twice a week for six weeks on Mon-
days and Wednesdays-ages 7-10
at 2:30 p. m., and ages 3-6 at 3:00
p.m. classes will start on June 27 at
Barbour Gymnasium. Open to boys
and girls. Tuition $4.
Golf. Taught by Mr. R. W. Web-
ster. This class will meet twice a
week for eight weeks on Mondays
and Wednesdays at 5 p. m. The first
meeting will be on Monday, June 27
at the Intramural Sports Building
Open to men and women. Tuition $5.
Swimming. Taught by Mr. A. A

Seminar in Bible: During the week
of July 11 to 15, the University is
offering an informal Seminar on the
Bible open to all who wish to attend.
The Seminars will be held ,at the
Michigan Union at 12:15, Monday
through Friday. Tickets for the
luncheons will be 60c each, or $2.50,
for the five. Those who do not wish
to attend the luncheon are welcome to
come only for the lecture. The lec-
tures will be delivered by:
Prof. Luther B. Wiegel, Dean Yale
Divinity School.
Prof. Leroy L. Waterman, Univer-
sity of Michigan.
Prof. William A. Irwin, University
of Chicago.
Prof. Henry A. Sanders, University
of Michigan.
Prof. James Moffat, Union Theolo-
gical Seminary.
The Bureau has received notice of
the folloming Civil Service Examina-
tions:
United States
Public Health Nurse, $2,000 a year.
Graduate Nurse (General Staff
Duty), $1,800 a year.
Nurse Technician (Bacteriology
and Roentgenology Combined),$1,800
a year; In the Indian Field Service
(including Alaska), Department of
the Interior.
Assistant Gardener (Greenhouse),
$1,260 a year; Bureau of Plant In-
dustry, Department of Agriculture.
Michigan
Masonry Classes (applications to
be in by July 2).
Carpentry Classes (applications to
be in by July 2).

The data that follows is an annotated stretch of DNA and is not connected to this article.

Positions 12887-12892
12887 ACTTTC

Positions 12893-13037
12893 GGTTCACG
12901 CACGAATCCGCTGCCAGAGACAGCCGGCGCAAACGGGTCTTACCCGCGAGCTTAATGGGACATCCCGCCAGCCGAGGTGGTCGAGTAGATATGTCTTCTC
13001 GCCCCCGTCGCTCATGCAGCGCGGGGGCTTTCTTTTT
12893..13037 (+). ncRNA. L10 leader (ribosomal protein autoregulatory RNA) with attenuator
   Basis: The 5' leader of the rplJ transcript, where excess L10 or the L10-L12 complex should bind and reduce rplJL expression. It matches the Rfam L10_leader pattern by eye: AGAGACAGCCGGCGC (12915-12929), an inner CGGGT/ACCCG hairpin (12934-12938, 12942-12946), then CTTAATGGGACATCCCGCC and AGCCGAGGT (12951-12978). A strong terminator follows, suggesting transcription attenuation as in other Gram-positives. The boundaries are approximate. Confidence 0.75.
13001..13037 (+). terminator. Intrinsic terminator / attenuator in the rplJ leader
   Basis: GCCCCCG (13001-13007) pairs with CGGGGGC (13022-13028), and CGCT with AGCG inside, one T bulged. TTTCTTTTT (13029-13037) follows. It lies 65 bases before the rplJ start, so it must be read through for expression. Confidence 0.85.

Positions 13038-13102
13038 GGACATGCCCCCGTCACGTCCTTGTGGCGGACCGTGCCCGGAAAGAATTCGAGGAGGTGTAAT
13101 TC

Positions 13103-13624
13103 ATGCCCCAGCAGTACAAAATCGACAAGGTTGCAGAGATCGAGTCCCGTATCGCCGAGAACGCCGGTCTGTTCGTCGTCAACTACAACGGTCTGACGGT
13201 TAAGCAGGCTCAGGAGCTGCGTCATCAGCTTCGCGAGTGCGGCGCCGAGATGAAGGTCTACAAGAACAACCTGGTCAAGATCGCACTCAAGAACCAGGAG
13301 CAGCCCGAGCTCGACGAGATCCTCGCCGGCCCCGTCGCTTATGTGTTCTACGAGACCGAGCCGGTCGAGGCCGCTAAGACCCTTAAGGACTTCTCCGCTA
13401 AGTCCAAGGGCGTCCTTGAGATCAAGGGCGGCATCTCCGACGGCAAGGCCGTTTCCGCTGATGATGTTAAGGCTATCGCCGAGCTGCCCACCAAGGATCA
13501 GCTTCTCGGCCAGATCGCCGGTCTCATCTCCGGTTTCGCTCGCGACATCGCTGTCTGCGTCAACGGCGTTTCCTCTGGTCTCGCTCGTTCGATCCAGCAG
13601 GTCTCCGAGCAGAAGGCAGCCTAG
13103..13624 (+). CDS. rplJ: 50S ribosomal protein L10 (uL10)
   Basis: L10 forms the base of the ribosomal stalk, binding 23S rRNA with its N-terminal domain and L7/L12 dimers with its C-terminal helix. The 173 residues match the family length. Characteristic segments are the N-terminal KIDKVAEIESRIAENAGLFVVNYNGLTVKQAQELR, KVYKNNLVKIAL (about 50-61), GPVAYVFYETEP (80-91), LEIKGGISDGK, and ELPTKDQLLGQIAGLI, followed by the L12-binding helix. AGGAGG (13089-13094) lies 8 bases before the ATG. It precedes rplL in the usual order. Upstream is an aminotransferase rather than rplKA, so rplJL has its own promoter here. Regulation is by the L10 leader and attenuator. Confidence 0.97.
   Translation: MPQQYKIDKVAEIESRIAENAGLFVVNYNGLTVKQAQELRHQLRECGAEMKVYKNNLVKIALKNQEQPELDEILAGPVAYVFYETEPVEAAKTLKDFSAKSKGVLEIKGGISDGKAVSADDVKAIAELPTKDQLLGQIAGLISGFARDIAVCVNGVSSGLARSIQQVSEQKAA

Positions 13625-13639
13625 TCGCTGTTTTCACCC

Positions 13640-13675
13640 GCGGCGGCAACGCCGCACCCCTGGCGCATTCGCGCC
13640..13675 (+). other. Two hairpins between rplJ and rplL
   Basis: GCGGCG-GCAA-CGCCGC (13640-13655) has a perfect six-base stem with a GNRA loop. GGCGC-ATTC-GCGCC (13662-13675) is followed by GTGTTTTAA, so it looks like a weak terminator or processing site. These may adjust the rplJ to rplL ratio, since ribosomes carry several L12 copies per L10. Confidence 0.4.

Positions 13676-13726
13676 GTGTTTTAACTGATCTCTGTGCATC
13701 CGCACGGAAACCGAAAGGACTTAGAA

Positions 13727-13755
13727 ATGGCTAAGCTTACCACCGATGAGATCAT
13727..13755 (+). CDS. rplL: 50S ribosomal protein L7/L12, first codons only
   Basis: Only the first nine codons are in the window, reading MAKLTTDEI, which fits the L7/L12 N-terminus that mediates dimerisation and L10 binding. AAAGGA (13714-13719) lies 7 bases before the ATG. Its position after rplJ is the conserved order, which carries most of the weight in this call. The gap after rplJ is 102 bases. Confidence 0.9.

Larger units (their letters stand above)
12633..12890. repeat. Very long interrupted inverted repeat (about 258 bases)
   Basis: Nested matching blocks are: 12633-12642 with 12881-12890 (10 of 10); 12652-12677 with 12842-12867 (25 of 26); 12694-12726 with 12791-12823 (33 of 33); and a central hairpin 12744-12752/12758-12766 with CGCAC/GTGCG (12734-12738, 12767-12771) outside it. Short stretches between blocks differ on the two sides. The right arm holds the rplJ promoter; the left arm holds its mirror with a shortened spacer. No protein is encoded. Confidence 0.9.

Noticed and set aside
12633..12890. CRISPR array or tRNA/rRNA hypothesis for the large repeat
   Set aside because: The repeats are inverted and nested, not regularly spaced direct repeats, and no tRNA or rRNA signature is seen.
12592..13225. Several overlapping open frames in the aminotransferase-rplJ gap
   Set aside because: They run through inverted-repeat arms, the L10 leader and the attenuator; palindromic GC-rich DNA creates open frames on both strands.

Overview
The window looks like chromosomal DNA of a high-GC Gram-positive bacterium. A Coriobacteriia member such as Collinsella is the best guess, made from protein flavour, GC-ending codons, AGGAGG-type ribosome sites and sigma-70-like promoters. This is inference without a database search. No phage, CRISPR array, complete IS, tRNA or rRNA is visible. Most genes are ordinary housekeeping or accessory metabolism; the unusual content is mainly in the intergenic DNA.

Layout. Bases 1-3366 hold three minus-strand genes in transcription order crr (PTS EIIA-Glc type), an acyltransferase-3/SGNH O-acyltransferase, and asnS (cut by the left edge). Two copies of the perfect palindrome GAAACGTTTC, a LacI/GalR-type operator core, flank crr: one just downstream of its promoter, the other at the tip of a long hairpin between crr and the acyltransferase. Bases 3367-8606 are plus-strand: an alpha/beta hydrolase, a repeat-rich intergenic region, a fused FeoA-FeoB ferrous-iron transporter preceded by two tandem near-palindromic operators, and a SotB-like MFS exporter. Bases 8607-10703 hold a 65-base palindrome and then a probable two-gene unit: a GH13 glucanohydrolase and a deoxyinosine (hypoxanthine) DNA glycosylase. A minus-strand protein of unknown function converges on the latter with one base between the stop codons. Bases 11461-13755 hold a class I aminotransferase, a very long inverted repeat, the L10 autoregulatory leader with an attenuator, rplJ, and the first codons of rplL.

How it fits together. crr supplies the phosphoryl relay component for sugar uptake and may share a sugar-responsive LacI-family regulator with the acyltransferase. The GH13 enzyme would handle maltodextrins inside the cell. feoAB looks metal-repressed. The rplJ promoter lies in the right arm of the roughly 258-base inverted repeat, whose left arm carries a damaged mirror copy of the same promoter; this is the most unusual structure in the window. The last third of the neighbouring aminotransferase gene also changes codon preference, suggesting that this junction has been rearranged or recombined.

Tabulating Clerk Classes, $80-$125
per month.

Law Stenographer Clerk, $100 per
month.
For further information, please call
at the office, 201 Mason Hall. Office
hours: 9-12 and 2-4.
Bureau of Appointment and
Occupational Information
..To the members of the Teaching
Staff- of the Summer Session and
their Assistants: It is important that
names and address, both office and
residence, with phone numbers, be
on file in the office of the Summer
Session.
All Baptist Students: Rev. Roy
Miller. pastor of Federated Church,
in Saline, Michigan, will speak on
Sunday evening at 6:30, at the Stu-
dent Guild House, 503 East Huron,
on the subject, "An Outsider Looks
in upon the, Northern Baptist Con-
vention Meeting in Milwaukee."
This will be an interesting and in-
iforming talk. Meeting will begin
quite promptly and close in ample
time for all to reach the Convocation
Vesper Service in the Horace Rack-
ham School of Graduate Studies at
7:30, at which service Dr. Louis Hop-
kins will speak.
'Blues' and Grays'
At Gettysburg Again
GETTSBURG, Pa., June 29 -(R)-
More than 1,500 old soldiers camped
together tonight where many of them
met in b ttle 75yearsag'.
Their tents, where the blue and
laughed and chatted together. were
within sight of the memorable battle-
fields.
Another 1,000 confederate and un-
ion veterans a reexpected. tomorrow
for the eight-day reunion. They will
join state and local groups for in-
form 1 get-togethers. Then, heroes
all, they will be the honored guests of
the formal observance of the anni-
versary of the great battle, which be-
gins Friday.
Murphy Lauds Social
Security, Sees Dangers
FLINT, Mich., June 29 - (OP) -
Speaking at the dedication of the new
Michigan Unemployment Compen-
sation Commission, Gov. Frank Mur-
phy today lauded the Social Security
Act as a move toward an annual
wage indindustry.
In both his dedicatory address and
a speech a little later before 1,500
persons in the I.M.A. auditorium, the
governor warned of the danger of a
"permanent serflike class."
"It can be avoided with the Gov-
ernment leading the way," he said.
O.D.MORRILL
314 S. State St.
Typewriters, Stationery,
Student and Office Supplies
Since 1908 Phone 6615

11